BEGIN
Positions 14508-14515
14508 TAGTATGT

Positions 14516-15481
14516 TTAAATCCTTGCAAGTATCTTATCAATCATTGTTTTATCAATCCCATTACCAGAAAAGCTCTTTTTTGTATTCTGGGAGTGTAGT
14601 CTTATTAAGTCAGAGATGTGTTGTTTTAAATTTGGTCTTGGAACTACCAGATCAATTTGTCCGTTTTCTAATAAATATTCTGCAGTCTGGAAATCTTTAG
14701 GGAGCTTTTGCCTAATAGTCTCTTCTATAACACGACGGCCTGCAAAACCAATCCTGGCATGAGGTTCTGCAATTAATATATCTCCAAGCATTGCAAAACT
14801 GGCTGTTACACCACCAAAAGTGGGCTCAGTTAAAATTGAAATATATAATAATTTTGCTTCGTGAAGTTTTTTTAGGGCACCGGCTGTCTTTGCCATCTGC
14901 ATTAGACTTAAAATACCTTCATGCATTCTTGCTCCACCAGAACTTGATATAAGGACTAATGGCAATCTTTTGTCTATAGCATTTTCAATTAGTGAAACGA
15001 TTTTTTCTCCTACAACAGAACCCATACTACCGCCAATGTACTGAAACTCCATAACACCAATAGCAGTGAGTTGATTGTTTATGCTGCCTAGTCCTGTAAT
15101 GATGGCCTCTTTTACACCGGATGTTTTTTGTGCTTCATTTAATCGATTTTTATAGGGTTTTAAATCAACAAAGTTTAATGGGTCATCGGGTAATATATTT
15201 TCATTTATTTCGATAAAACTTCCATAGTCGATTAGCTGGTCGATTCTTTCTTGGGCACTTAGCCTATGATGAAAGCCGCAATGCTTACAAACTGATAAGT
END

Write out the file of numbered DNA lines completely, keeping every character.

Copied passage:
Positions 14508-14515
14508 TAGTATGT

Positions 14516-15481
14516 TTAAATCCTTGCAAGTATCTTATCAATCATTGTTTTATCAATCCCATTACCAGAAAAGCTCTTTTTTGTATTCTGGGAGTGTAGT
14601 CTTATTAAGTCAGAGATGTGTTGTTTTAAATTTGGTCTTGGAACTACCAGATCAATTTGTCCGTTTTCTAATAAATATTCTGCAGTCTGGAAATCTTTAG
14701 GGAGCTTTTGCCTAATAGTCTCTTCTATAACACGACGGCCTGCAAAACCAATCCTGGCATGAGGTTCTGCAATTAATATATCTCCAAGCATTGCAAAACT
14801 GGCTGTTACACCACCAAAAGTGGGCTCAGTTAAAATTGAAATATATAATAATTTTGCTTCGTGAAGTTTTTTTAGGGCACCGGCTGTCTTTGCCATCTGC
14901 ATTAGACTTAAAATACCTTCATGCATTCTTGCTCCACCAGAACTTGATATAAGGACTAATGGCAATCTTTTGTCTATAGCATTTTCAATTAGTGAAACGA
15001 TTTTTTCTCCTACAACAGAACCCATACTACCGCCAATGTACTGAAACTCCATAACACCAATAGCAGTGAGTTGATTGTTTATGCTGCCTAGTCCTGTAAT
15101 GATGGCCTCTTTTACACCGGATGTTTTTTGTGCTTCATTTAATCGATTTTTATAGGGTTTTAAATCAACAAAGTTTAATGGGTCATCGGGTAATATATTT
15201 TCATTTATTTCGATAAAACTTCCATAGTCGATTAGCTGGTCGATTCTTTCTTGGGCACTTAGCCTATGATGAAAGCCGCAATGCTTACAAACTGATAAGT